Don’t trust the ANC government’s WOAN promises

The government is moving ahead with its plans to build a Wireless Open Access Network (WOAN), which it says will help transform South Africa into an inclusive and innovative digital society.

The WOAN concept sounds great – using all available spectrum for one network, which will reduce duplication and infrastructure cost.

This national open access network, the government promises, will provide faster and more affordable mobile broadband to all citizens.

There is only one problem, and a big one at that – the government will mess it up and it will cost South Africa billions.

Like all the ANC government’s ideological telecoms projects, they have grandiose plans with big promises, but ultimately end in failure. And you will have to pay for the mess.

You may see this view as negative and destructive, but there is a good reason.

Over the last 24 years, the ANC government has moved from one blunder to the next in the telecoms industry, hampering growth and holding the country back.

It is only through the exceptional work of the private sector, which fought against the government’s stupidity and incompetence, that we have good telecoms services in South Africa.

Here are a few examples of how the ANC government tried to block some of the best things which happened in the local telecoms market.

  • In 1993 the ANC threatened to revoke the cellular licences granted to Vodacom and MTN as soon as it came to power. The ANC wanted cellular to be a separate, autonomous parastatal service offered by Telkom.
  • After the ANC gained power, it provided Telkom with a decade-long monopoly in the fixed-line market by preventing companies from building their own networks.
  • VoIP services like Skype were illegal in South Africa until 2005. Only specially-licensed operators like Telkom, Vodacom, and MTN were allowed to carry voice calls in South Africa.
  • When competition was set to arrive in South Africa, former Minister of Communications Ivy Matsepe-Casaburri fought as hard as she could to stop it. Mercifully she failed.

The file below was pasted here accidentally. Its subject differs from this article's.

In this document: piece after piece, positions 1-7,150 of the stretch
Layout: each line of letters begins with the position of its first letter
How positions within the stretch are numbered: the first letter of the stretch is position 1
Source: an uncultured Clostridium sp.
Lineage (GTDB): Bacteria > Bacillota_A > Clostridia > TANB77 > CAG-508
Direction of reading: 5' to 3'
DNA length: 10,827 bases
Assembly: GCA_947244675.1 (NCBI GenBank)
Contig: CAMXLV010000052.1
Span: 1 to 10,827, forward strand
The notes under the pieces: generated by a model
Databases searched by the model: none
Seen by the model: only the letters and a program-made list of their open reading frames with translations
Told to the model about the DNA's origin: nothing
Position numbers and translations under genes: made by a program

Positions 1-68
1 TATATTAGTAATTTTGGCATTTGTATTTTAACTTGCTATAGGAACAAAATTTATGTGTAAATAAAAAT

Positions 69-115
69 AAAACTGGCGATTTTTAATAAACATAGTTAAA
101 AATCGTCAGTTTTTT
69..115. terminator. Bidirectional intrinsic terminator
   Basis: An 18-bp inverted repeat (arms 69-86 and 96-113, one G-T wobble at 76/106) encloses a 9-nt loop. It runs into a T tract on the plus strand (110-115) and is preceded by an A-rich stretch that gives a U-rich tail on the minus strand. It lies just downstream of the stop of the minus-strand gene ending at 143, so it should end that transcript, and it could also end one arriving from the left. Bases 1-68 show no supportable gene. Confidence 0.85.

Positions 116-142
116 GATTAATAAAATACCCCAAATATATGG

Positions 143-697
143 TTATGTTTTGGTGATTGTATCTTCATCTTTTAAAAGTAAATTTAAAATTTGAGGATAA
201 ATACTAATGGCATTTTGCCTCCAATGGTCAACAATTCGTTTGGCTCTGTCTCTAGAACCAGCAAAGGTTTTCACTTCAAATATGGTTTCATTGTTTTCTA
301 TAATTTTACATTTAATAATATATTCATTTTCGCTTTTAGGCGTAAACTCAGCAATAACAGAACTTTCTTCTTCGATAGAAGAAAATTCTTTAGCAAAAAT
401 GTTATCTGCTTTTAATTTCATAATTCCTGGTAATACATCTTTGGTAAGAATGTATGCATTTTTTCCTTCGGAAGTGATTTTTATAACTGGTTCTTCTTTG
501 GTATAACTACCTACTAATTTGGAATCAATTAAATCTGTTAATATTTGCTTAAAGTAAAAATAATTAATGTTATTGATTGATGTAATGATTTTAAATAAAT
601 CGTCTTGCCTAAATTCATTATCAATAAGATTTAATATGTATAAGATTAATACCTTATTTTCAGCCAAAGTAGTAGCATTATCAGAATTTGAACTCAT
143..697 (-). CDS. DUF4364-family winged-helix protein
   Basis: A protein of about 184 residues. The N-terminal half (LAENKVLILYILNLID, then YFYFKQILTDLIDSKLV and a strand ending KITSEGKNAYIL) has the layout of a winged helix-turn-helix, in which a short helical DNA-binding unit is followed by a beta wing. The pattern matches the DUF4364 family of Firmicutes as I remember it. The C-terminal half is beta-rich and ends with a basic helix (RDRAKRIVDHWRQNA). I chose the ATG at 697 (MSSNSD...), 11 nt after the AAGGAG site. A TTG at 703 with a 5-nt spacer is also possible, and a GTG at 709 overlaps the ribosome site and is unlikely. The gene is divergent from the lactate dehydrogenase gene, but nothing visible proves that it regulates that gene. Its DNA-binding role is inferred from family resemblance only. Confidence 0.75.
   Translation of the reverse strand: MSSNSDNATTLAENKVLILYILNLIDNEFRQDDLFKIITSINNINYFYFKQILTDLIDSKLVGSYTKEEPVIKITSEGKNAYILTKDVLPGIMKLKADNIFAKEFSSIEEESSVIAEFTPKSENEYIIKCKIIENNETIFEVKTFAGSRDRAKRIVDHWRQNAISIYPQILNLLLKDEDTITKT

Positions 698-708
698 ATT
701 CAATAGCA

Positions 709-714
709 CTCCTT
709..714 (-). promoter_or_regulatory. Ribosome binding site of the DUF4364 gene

• In 2007 the former communications minister effectively blocked both SEACOM and EASSy from landing in South Africa.
  • The Department of Communications, through the government’s ineptitude and inaction, missed the international deadline to migrate from analogue to digital broadcasting. In fact, this process should have been completed in 2011, but is still dragging on.

There are numerous other examples of how government initiatives in the telecoms market failed, which include:

  • The City of Johannesburg’s broadband network project, which was ruined because of insidious corruption.
  • The Eastern Cape broadband project, which is supposed to connect the Eastern Cape’s government departments and offer Wi-Fi access, is now marred by infighting between National Treasury executives, SITA, and the Eastern Cape government.

With its dismal track record, the ANC government should not be allowed near anything to do with telecoms, let alone being in charge of a national network project.

We have heard it all before

Unbeknownst to many people, the government’s idea of the national wireless network to service citizens is nothing new.

In 2006, Matsepe Casaburri announced a plan to use state-owned signal carrier Sentech to build a national wireless broadband network.

This network, she said, would form part of their plan to offer broadband infrastructure to “advance its socio-economic development goals”.

At that stage Sentech already had a wireless broadband network, and the minister said this network would be expanded beyond its existing footprint and offer voice services.

She said the government had decided to invest in wireless broadband networks as they were less costly to roll out than fixed lines, especially to remote and rural areas.

Unsurprisingly, nothing came of these plans, and in November 2009 Sentech switched off its wireless network.

Competition on the network layer is important

Additionally, without the private sector competing on the network level we would not have had national mobile networks or Vumatel offering fibre to thousands of households.

To ensure further competition in the mobile market, the private sector should get more spectrum – both existing players and new entrants.

The government’s WOAN plans may well go the same way as Sentech’s MyWireless network, and they should not be allowed to hog valuable spectrum in the process.

It the government insists on testing the viability of its ideological projects, let it not be at the expense of progress by the private sector.

Auction high-demand spectrum immediately, and keep some LTE spectrum aside for its WOAN plans.

This way we at least ensure that the current mess – which saw the ICT industry missing out on more spectrum and increased competition for a decade – does not continue.

Now read: Why public SA government-owned broadband is a bad idea

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Don’t trust the ANC government’s WOAN promises